DIY Grow Box
Introduction: DIY Grow Box
Prompted by my daughters middle school project, might as well try to build a mini grow box. I have seen similar kits for hundreds of dollars online so how cheap could I make it and for it to do about the same thing.
As the first attempt, some corners were cut and I think now I would use LED red/blue lights instead of the HE lights I happen to have had around the house. The lights I used did fit into an acceptable light spectrum and only used a total of 45w when on but working out the kinks on that part now.
Total cost was minimal as the most expensive single part was the cooling fans and thermostat and I think I got them on sale for about $35. The rest for the most part was salvaged parts from prior projects around the house. However, if bought new I would estimate about $50 total cost.
Step 1: Materials
Materials will depend on what size you want the box to be. In this case, the box was 33″ tall x 18.5″ wide x 18″ deep to house starter plants and those that will reach a max height of about 24″. Of course, if you wish to build bigger, add to the below supplies. No special tools needed, just a drill, circular saw, knife, square, and a tape measure. A multi-meter would be helpful if your kind of new to electrical stuff.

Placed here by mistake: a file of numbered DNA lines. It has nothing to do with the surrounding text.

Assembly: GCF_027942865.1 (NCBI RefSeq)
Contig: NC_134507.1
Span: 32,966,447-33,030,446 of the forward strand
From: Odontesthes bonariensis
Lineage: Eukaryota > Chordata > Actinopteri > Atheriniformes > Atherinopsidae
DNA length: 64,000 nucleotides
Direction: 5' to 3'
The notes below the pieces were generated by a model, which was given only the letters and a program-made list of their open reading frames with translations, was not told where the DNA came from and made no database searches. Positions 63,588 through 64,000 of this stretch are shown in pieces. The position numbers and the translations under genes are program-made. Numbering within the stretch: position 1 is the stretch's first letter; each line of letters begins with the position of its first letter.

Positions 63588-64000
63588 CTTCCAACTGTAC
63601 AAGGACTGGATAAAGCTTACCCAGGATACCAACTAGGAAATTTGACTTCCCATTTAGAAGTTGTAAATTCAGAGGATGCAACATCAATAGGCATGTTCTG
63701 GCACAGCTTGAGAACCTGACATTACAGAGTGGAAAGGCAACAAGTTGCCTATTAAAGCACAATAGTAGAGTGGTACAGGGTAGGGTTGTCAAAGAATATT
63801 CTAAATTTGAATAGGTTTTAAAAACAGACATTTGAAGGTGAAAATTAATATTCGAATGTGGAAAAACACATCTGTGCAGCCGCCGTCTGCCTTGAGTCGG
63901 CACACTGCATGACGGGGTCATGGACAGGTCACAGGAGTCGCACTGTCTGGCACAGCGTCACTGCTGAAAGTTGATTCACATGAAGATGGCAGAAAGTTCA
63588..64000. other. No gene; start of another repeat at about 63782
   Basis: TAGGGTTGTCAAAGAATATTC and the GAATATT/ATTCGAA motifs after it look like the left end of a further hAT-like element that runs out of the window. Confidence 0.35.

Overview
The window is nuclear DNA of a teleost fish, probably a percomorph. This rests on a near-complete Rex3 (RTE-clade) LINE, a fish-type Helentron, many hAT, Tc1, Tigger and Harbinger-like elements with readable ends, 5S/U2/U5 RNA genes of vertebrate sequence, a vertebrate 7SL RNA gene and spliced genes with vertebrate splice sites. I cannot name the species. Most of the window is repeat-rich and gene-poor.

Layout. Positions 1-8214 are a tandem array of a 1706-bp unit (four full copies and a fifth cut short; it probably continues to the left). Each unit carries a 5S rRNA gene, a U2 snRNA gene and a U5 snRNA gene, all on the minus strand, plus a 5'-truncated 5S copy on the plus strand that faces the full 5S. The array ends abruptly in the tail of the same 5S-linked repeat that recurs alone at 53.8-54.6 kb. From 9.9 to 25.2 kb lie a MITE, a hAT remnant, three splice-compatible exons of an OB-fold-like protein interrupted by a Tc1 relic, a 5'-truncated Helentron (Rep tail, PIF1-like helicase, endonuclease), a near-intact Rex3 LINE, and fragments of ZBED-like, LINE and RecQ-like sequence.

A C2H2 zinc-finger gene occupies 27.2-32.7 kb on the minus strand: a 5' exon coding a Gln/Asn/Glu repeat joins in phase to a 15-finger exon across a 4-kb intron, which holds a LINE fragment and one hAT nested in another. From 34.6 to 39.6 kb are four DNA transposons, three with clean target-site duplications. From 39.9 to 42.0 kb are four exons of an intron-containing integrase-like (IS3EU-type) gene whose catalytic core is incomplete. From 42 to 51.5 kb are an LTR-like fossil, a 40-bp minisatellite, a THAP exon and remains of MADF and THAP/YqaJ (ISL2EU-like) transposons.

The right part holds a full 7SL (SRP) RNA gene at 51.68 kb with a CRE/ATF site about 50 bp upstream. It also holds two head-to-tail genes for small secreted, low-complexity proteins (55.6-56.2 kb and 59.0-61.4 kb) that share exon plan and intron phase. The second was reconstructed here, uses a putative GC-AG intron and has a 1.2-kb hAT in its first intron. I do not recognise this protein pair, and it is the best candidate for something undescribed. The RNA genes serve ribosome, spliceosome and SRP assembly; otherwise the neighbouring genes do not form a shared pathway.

Common 1/4 plywood (1 x sheet)
Cooling fans (x2)
Thermostat & Speed Controller (1)
about 8′ of 1″ x 2″ for the basic frame
Wood Screws .25″ (6) for Hinges
Wood Screws 1″ estimate (30)
Underfloor Heating Foil / Foil Tape / Simply Aluminum Foil
1-1.25″ Deep Handy Utility Box (3)
24″ Red 14 Guage electrical Wire
24″ Black 14 Guage Electrical Wire
24″ Green/White 14 Guage Electrical Wire
Wire nuts, a couple
Electrical Wire 3 prong (I used one from an old appliance I had but I am sure Lowes has them cheap)
1″ x 2″ x 6′ (1) not needed but I did use it to cover seams between cuts like on top and above the door
Electrical outlet (1)
Plus and minus using basic creativity.
Step 2: Step Two: Frame It Out
I did not take pictures along the way but I think it is easy enough to figure this one out.
Depening on how big you want it, frame out a cube basically. I braced up the corners to prevent any swaying when moving.
The top back of the box I framed out the part that will hold the electrical switches and sealed it away from the grow area below.
Step 3: Step Three: Add the Sides, Door, Top and Bottom.
I simply measured what was needed and cut. I screwed on the left, right, back, and bottom.
The front contained the door so one single cut along the top, added the hinges, and door done.
The top has two removable parts, one allowing a viewing area and light adjustment in the front and the other access to the power switches.
Step 4: Step Four: Reflective Material